Tips for the Patent Bar Exam from MSL Alumni

If you’re interested in becoming a patent agent or attorney, then you need to cross off one major to-do: take and pass the Patent Bar Examination. You don’t need a JD to take the exam but you do have to meet certain educational requirements in order to register. Once you have done so, setting up a date and time for the exam is fairly easy. It’s offered year-round via computer at test centers across the country and on a date and time chosen by you. Applicants can also take a paper examination in July at the United States Patent and Trademark Office in Alexandria, Virginia. You can find out more about the exam here.

How does one prepare for the exam, though? We asked three MSL alums–Amy Garber, Jimin Jeong, and Henry Yu–who have all successfuly passed patent bar examination for their insights.

1. Why did you decide to take the exam?

“I had been interested in patent law since high school, when a mentor of mine told me about the patent career path. She was a Chemistry Ph.D. turned Patent Attorney and was the breadwinner in her household.  At a young age, I saw that the patent profession bridged the gap between technology and law, and I was fascinated by that. I graduated with an Bioengineering degree from the University of Pennsylvania and set my goal to take the patent bar shortly after.” — Amy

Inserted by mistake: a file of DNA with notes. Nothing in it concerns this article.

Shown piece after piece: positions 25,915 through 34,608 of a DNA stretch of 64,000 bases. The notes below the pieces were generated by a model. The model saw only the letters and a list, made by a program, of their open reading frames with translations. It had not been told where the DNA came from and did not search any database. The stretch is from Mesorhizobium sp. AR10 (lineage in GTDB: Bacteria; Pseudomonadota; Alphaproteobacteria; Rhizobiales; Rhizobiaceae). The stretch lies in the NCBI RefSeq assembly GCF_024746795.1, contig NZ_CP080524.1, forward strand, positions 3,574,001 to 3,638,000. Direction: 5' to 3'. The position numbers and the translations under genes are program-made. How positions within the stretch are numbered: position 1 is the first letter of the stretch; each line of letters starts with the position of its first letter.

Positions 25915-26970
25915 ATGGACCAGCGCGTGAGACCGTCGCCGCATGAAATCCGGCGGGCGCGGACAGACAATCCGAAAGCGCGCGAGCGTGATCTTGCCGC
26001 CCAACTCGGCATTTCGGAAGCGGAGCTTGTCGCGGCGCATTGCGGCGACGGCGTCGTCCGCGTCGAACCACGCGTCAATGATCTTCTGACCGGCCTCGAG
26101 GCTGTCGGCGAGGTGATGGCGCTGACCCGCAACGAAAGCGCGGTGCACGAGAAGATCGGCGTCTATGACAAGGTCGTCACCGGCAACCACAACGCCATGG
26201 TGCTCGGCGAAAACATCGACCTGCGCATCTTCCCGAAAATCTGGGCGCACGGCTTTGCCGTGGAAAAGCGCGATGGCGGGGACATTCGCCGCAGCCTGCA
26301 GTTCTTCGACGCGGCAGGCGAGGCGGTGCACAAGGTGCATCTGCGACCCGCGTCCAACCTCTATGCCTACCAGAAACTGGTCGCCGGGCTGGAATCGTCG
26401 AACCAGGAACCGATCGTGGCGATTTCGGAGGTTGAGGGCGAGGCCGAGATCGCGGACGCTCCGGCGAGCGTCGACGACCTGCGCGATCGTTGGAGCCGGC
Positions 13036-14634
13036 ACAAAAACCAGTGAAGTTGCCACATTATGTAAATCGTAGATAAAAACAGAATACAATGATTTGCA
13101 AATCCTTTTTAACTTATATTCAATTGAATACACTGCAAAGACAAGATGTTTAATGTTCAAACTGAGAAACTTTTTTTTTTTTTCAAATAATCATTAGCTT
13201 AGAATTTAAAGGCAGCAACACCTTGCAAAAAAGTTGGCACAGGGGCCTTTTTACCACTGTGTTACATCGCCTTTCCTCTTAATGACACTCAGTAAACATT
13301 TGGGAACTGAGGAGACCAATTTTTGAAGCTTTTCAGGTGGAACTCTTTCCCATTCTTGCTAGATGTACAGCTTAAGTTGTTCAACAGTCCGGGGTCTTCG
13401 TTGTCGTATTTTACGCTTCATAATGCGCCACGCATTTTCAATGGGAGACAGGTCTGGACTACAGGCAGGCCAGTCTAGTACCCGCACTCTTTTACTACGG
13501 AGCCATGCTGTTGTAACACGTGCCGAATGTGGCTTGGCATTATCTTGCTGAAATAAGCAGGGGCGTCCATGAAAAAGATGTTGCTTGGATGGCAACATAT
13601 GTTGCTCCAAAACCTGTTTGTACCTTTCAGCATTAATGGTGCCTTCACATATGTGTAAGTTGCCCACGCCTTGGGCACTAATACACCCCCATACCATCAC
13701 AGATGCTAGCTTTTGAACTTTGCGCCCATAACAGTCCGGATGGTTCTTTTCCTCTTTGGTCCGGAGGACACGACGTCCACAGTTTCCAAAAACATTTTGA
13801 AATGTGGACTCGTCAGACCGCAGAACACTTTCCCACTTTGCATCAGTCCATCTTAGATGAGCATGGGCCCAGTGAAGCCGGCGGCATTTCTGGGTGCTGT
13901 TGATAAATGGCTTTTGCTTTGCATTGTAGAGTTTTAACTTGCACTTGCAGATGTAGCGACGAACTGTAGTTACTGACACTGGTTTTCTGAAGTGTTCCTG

“It’s a license! Even though I can prepare or analyze patent applications without it, I can’t  list my name on the patent application as an agent/attorney without having taken the exam.” –Jimin

“One reason I decided to take the US patent bar is that, as a patent engineer in Taiwan, I had to deal with lots of application or litigation cases in the US. I started to think that there might be some positive impacts to my career if I passed the US patent bar exam since my job duty encompassed US patent cases. Employers could also see that I have extra qualifications that other employees might not have. Second, the US patent bar exam is more straightforward than the Chinese patent bar exam or the Taiwanese patent bar exam. The US patent bar exam does not have litigation questions, for example. Also, the US patent bar exam only has multiple choice questions. Even if I didn’t understand a question, I could just pick an answer, right? Third, the US is the leader in the IP field. Almost everyone wants to apply for a patent in the US.” –Henry

2. How did you prepare for it?

“I purchased a book and studied on my own.” –Amy

“I purchased an online patent bar preparation course (e.g. Omni Prep & Ultimate patent bar study), and studied for two months. There are many other study materials besides Omni, like PLI, bulls eye, etc. Additionally USPTO provides 2000-2003 test materials on their website. Those helped a lot as well.”–Jimin

“One, I practiced by taking old exams. Two, I purchased an online course called “Patbar”, which has a summary of the Manual of Patent Examining Procedure. Third, I made my own notes when reading these materials, which enhanced my memory of important content. Fourth, I surfed a web forum where many people shared their experience of preparing and taking the exam.” –Henry

3. Was it more or less challenging than you expected it?

“Less, but I studied hard.” –Amy

“I can’t say the exam is extremely easy or extremely difficult. But taking a 6-hour exam requires a lot of energy and concentration. It was challenging, though. If you have a clear understanding of each of the MPEP chapters, you’ll surely pass it.” –Jimin